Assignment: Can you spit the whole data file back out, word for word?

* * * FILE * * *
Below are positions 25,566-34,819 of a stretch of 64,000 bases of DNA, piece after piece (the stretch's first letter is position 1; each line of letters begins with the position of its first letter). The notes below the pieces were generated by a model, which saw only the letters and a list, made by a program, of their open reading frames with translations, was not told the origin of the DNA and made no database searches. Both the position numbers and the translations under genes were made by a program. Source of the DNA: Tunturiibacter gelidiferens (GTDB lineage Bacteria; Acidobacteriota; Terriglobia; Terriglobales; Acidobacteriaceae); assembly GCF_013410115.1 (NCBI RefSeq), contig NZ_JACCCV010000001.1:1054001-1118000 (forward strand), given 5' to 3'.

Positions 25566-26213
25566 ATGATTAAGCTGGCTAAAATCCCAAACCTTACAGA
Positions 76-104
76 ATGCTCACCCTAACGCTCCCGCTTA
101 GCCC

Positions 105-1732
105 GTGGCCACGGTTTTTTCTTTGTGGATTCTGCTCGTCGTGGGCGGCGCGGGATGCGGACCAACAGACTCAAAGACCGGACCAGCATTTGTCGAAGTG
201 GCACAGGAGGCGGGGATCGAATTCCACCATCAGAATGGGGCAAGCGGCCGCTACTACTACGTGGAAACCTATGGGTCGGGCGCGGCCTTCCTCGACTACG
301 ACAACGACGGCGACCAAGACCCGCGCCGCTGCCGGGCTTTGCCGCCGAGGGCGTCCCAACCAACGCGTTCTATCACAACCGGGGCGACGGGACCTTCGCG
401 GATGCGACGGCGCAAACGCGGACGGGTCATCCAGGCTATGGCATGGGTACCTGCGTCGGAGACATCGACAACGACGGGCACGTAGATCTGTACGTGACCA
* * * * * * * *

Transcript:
Below are positions 25,566-34,819 of a stretch of 64,000 bases of DNA, piece after piece (the stretch's first letter is position 1; each line of letters begins with the position of its first letter). The notes below the pieces were generated by a model, which saw only the letters and a list, made by a program, of their open reading frames with translations, was not told the origin of the DNA and made no database searches. Both the position numbers and the translations under genes were made by a program. Source of the DNA: Tunturiibacter gelidiferens (GTDB lineage Bacteria; Acidobacteriota; Terriglobia; Terriglobales; Acidobacteriaceae); assembly GCF_013410115.1 (NCBI RefSeq), contig NZ_JACCCV010000001.1:1054001-1118000 (forward strand), given 5' to 3'.

Positions 25566-26213
25566 ATGATTAAGCTGGCTAAAATCCCAAACCTTACAGA
Positions 76-104
76 ATGCTCACCCTAACGCTCCCGCTTA
101 GCCC

Positions 105-1732
105 GTGGCCACGGTTTTTTCTTTGTGGATTCTGCTCGTCGTGGGCGGCGCGGGATGCGGACCAACAGACTCAAAGACCGGACCAGCATTTGTCGAAGTG
201 GCACAGGAGGCGGGGATCGAATTCCACCATCAGAATGGGGCAAGCGGCCGCTACTACTACGTGGAAACCTATGGGTCGGGCGCGGCCTTCCTCGACTACG
301 ACAACGACGGCGACCAAGACCCGCGCCGCTGCCGGGCTTTGCCGCCGAGGGCGTCCCAACCAACGCGTTCTATCACAACCGGGGCGACGGGACCTTCGCG
401 GATGCGACGGCGCAAACGCGGACGGGTCATCCAGGCTATGGCATGGGTACCTGCGTCGGAGACATCGACAACGACGGGCACGTAGATCTGTACGTGACCA